From Volume 37, Issue 8 of EIR Online, Published Mar. 5, 2010
Africa News Digest

South African Minister Wants To Revive Space Facility

Feb. 23 (EIRNS)—South Africa's Science and Technology Minister, Naledi Pandor, yesterday told the nation's Satellite Applications Centre at Hartebeeshoek, west of Pretoria, that her department will study the possibility of reactivating the launch control and launch pad facilities that had been built for ICBMs in the 1980s. Those facilities, along with most nuclear R&D, were shut down as part of the country's acceptance of the global British technological-apartheid "non-proliferation" policy. She pointed out that launchers are not used only for weapons.

Last September, the Russians launched South Africa's SumbandilaSat microsatellite from Baikonur in Kazakhstan, and live video feed from the satellite was publicly shown for the first time, at yesterday's event. If South Africa could launch its own satellites, Pandor said, it would be much less expensive than being "dependent on other countries," to put them into space. She said she is "investigating why we mothballed our launch facility."

Darfur Peace Agreement Announced

Feb. 24 (EIRNS)—The Sudanese government yesterday announced an agreement with the Justice and Equality Movement (JEM) rebel group to establish a framework for discussing the resolution of the conflict in the western Darfur region of Sudan. The agreement was reached in talks in Doha, Qatar, and is being referred to as the Doha Agreement. The JEM is now positioned to become a political player in Sudan, either with government positions, or as a leading opposition group, according to reports. The agreement was reached prior to the national elections scheduled for April. National elections this year are a requirement of the Comprehensive Peace Agreement (CPA) which ended the fighting in the long rebellion by the southern region of Sudan. After the signing of the CPA, the Darfur rebellion was instigated by elements who had been in the government, but who opposed the CPA.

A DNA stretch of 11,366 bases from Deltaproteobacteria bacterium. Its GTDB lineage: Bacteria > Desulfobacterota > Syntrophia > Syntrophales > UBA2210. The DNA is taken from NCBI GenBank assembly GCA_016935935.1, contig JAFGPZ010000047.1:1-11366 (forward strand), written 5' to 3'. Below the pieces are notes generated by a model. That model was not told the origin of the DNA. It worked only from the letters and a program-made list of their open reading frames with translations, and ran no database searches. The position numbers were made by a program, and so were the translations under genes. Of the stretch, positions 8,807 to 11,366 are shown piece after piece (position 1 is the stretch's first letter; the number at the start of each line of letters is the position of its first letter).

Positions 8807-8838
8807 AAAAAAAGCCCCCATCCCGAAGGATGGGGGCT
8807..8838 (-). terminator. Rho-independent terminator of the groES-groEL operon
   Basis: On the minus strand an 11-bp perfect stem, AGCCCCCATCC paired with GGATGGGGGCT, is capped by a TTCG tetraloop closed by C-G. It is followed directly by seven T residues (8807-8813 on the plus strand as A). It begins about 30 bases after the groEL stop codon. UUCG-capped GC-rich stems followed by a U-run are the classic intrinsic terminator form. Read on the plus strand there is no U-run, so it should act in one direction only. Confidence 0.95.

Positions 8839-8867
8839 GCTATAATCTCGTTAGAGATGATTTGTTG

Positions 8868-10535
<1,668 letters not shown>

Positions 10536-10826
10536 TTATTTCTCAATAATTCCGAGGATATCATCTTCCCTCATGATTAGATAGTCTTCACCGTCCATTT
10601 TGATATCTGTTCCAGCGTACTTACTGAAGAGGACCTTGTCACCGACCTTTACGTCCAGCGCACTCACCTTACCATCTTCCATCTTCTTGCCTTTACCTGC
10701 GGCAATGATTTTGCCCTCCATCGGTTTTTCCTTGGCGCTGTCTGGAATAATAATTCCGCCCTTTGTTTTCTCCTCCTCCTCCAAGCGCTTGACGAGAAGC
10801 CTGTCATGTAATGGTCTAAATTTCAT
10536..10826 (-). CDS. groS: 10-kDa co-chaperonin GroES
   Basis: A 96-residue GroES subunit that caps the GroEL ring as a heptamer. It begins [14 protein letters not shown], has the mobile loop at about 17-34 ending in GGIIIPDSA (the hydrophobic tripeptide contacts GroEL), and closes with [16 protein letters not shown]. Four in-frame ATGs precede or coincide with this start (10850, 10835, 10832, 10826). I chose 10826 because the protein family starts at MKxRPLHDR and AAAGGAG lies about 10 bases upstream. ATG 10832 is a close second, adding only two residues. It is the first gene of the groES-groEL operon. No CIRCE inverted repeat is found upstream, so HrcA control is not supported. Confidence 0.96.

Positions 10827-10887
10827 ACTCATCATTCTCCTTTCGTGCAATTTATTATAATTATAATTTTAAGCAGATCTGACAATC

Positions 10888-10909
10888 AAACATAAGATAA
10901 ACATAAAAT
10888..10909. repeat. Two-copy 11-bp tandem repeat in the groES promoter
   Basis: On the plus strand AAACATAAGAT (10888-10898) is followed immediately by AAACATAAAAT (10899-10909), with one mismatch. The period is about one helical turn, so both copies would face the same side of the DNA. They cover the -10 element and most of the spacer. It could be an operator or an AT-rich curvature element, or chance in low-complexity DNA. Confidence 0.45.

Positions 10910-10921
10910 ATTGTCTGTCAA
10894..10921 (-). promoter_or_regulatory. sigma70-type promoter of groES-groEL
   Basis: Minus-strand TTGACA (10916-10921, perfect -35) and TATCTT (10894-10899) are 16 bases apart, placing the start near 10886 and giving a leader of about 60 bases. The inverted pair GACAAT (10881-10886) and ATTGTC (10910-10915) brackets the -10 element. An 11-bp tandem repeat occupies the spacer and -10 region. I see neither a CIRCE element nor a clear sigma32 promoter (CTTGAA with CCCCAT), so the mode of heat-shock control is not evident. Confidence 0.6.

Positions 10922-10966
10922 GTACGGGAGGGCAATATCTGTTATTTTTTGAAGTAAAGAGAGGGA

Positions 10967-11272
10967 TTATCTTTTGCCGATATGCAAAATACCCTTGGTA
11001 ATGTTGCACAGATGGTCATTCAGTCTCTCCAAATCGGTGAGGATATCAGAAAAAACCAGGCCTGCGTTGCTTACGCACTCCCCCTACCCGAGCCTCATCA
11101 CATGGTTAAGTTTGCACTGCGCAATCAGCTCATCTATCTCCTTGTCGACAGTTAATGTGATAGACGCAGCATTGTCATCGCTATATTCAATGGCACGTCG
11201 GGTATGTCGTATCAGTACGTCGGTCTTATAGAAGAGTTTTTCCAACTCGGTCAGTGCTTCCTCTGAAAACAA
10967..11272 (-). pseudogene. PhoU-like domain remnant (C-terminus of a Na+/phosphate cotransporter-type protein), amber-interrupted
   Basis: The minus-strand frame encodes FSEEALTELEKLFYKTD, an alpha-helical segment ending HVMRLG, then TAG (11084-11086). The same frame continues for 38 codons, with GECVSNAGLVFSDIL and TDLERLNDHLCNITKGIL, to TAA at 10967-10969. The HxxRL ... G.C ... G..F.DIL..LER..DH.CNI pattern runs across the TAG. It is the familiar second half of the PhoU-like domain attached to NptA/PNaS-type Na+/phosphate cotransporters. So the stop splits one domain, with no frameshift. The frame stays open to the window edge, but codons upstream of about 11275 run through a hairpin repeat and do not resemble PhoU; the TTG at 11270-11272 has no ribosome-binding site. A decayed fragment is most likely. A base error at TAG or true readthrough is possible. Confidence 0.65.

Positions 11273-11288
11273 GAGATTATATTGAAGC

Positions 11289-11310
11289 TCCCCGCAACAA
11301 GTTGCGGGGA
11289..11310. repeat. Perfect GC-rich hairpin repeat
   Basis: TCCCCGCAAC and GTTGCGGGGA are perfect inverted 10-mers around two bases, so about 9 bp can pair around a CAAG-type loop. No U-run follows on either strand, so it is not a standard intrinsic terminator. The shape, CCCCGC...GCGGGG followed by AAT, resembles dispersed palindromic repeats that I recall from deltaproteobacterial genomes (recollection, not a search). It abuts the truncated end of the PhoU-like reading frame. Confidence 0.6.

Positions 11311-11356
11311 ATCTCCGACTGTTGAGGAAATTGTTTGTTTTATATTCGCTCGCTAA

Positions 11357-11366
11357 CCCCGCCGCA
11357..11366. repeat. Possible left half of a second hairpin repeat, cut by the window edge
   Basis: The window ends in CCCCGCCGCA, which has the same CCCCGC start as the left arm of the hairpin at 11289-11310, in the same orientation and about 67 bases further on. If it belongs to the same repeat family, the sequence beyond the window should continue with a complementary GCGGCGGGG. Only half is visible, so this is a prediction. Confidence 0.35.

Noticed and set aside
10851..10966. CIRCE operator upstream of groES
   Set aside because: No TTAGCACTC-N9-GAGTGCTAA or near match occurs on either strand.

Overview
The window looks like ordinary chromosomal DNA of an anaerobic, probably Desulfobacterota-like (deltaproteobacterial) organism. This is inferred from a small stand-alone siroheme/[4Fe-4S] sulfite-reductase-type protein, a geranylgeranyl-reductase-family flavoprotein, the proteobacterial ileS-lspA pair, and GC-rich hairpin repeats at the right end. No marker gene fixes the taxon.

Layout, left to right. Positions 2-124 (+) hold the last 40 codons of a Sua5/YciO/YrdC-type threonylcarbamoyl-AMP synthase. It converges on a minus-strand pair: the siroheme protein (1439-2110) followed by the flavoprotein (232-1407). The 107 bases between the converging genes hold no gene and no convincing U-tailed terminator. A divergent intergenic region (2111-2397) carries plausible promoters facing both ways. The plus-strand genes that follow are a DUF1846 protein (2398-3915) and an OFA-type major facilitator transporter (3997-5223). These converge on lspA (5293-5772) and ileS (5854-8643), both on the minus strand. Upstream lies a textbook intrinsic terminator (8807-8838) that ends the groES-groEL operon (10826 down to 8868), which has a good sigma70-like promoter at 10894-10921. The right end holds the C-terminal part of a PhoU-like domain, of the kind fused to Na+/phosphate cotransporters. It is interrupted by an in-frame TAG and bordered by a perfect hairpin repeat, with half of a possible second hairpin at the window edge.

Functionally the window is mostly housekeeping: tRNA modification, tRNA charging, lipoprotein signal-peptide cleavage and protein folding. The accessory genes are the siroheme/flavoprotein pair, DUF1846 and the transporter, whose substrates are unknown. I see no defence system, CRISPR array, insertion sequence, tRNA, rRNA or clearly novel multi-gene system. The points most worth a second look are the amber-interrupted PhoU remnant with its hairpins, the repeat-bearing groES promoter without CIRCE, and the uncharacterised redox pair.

The ceremony was attended by U.S., UN, African Union, and Arab League representatives. JEM leader Khalil Ibrahim said: "This framework agreement is a very important step," but added that patience and concessions will still be needed from both sides.

Today, Sudan President Omar Hassan al-Bashir made a speech in El Fasher, capital of North Darfur, in which he said that 57 members of JEM, 50 of whom had been on death row, had been released. "Now the war has finished in Darfur," he said. "We must start fighting the war for development." The JEM rebels had been captured after they staged an attack on Omdurman (part of the capital of Sudan) in May 2008. The agreement had called for 30 to be released, and Bashir increased the number to 57.

The agreement puts more pressure on the Sudan Liberation Army, another Darfur rebel group, which has split into several factions, to negotiate with the government. The SLA has so far refused to enter into the negotiations.

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